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Boy's death prompts outrage, red flags of child abuse 'ignored'

May 31, 2013|By Garrett Therolf

The death of an 8-year-old Palmdale boy has sparked outrage from his family and prompted questions from county officials, as documents showed the boy's mother -- charged with murder in his death -- was previously investigated six times for abuse allegations over the last decade.

"The red flags were all over the place. They were ignored. It is just inexplicable to me," said county Supervisor Zev Yaroslavsky, noting that the Sheriff's Department was also aware of the abuse allegations.

When paramedics arrived at his Palmdale home last week, Gabriel Fernandez's skull was cracked, three ribs were broken and his skin was bruised and burned. He had BB pellets embedded in his lung and groin. Two teeth were knocked out of his mouth.

His mother's boyfriend allegedly told authorities that he beat Gabriel repeatedly for lying and "being dirty," according to confidential county documents reviewed by The Times.

He died Friday of his injuries. His mother and her boyfriend were charged with murder and torture. They have not entered pleas, but records show Gabriel's mother told paramedics that the boy's injuries were a result of self-mutilation.

Social workers with Los Angeles County's Department of Children and Family Services appeared to miss numerous warning signs at the home, according to the county documents.

Gabriel had previously written a note saying he was contemplating suicide, records show. His teacher told authorities he often appeared bruised and battered at school. BB pellets left bruises across his face. For reasons that are not clear, all but one investigation was determined to be "unfounded."

At the time of Gabriel's death, there was yet another, unresolved allegation of child abuse in his file. That referral has lingered two months past a legally mandated deadline for completing an investigation, records show.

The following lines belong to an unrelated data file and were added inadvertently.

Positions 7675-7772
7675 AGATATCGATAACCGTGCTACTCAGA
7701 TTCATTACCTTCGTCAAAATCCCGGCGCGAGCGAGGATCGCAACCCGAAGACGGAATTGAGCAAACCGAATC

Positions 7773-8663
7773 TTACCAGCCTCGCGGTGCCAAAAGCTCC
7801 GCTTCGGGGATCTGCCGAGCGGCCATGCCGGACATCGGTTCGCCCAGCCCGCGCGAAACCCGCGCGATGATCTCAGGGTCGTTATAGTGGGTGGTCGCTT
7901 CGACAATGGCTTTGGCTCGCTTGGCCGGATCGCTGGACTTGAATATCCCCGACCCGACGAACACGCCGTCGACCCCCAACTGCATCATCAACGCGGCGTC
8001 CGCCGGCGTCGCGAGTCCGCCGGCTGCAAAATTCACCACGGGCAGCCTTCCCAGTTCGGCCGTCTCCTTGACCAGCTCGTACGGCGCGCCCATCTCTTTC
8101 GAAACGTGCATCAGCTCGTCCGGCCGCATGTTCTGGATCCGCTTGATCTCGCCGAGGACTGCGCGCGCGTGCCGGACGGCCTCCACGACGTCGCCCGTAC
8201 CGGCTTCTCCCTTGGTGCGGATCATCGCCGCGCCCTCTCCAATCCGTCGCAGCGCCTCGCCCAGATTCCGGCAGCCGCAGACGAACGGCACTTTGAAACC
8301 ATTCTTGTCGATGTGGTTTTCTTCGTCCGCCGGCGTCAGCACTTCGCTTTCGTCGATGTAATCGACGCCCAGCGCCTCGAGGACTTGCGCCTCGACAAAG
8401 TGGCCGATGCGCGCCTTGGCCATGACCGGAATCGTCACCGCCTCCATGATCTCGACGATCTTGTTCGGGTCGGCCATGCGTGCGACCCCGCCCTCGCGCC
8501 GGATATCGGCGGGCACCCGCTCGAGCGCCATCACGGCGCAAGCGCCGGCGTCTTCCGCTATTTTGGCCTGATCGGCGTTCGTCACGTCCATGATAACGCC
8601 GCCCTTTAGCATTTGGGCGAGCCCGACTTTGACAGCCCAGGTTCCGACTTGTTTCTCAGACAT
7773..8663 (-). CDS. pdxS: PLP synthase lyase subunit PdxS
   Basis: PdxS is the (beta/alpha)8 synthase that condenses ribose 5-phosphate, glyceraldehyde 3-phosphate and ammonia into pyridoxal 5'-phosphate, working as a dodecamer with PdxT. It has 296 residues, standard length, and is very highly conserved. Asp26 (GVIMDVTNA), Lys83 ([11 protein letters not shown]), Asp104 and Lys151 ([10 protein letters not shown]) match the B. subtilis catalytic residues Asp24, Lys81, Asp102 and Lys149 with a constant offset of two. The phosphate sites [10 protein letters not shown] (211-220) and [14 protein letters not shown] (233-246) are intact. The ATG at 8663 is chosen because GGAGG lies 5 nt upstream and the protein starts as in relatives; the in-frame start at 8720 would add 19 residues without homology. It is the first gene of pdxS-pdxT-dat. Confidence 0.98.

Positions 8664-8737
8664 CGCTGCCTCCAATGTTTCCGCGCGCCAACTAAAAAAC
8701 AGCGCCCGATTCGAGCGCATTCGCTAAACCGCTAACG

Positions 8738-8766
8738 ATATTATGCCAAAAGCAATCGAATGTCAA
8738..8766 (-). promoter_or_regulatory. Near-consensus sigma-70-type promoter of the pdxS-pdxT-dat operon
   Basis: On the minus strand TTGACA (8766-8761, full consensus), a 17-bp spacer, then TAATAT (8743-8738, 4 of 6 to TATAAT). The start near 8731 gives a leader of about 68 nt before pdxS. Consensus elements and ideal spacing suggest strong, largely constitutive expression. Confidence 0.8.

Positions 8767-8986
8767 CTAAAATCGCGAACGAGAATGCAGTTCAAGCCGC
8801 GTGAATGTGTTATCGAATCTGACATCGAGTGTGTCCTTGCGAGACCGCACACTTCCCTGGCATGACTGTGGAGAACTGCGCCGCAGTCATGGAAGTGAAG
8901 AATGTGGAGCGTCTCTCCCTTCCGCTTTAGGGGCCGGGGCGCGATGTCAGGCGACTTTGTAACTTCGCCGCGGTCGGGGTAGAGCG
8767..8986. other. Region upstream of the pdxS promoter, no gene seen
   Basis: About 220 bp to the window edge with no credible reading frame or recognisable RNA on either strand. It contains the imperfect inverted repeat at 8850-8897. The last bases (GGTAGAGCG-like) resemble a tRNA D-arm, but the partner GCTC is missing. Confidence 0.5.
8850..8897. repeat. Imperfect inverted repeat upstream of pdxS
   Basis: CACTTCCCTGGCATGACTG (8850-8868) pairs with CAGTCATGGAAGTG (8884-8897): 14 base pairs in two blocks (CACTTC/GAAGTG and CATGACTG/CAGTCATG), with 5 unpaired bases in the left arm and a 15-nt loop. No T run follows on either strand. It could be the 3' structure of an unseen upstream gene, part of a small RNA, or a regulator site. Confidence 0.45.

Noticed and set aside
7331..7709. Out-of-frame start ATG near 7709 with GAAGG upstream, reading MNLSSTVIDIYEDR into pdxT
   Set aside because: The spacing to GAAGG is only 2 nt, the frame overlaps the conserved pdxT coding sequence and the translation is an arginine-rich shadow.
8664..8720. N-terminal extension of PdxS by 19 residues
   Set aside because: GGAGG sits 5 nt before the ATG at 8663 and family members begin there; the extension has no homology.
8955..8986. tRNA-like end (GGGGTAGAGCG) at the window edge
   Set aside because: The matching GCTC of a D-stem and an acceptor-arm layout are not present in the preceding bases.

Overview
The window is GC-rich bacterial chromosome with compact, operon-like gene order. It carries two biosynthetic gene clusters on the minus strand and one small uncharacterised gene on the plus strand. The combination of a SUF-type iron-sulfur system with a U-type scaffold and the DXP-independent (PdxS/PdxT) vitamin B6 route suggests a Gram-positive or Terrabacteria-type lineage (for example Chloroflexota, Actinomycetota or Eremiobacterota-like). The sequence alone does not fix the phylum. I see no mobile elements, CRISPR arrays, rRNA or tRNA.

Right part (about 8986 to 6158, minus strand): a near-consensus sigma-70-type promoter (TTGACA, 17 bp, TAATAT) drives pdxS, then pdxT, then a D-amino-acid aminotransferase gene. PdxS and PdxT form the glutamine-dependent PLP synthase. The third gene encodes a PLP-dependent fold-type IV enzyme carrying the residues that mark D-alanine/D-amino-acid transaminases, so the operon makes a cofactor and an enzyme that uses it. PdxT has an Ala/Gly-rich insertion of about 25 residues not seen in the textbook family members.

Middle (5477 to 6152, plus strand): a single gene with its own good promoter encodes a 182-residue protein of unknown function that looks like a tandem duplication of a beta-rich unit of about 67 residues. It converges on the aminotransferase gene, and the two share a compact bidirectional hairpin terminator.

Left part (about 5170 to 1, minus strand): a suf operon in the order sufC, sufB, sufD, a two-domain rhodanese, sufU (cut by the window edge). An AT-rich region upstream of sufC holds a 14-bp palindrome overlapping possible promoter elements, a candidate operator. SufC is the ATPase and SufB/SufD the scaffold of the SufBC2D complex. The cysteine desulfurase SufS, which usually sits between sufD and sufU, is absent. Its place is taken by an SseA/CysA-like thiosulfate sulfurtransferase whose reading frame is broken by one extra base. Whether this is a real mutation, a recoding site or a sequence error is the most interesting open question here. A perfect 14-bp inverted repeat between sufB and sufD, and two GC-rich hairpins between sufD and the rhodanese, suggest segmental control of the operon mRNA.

The social worker assigned to that case did not make first contact with the family until 20 days after the complaint was received, and then "made minimal attempts to investigate," according to an internal county report.

Department of Children and Family Services Director Philip Browning acknowledged in an interview that the system failed Gabriel.

The case illustrates a need for more "critical thinking and common sense" in evaluating cases, he said.

Four social workers have been placed on desk duty pending possible disciplinary action.

But Gabriel's death sent fresh shock waves through the county's child protection bureaucracy, still struggling to implement reforms after dozens of abuse and neglect deaths in recent years involving children who had been under the system's supervision.

The department has been criticized for lenient treatment of workers who fail to properly protect children in cases such as Gabriel's. One recent internal agency review found no workers had been fired in 15 instances where children died, even when their errors were deemed "egregious."

"I feel like they all should be fired," said Elizabeth Carranza, Gabriel's aunt. "They didn't listen to my nephew. They were completely deaf and blind."

Gabriel's relatives and friends have mobilized to put pressure on the department to hold workers accountable and take evidence of child abuse more seriously. Several protests have been staged, and a Facebook page has gathered more than 20,000 supporters.

"We are protesting their handling of this case 300% because we want to make sure this never happens again," Carranza said.

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garrett.therolf@latimes.com

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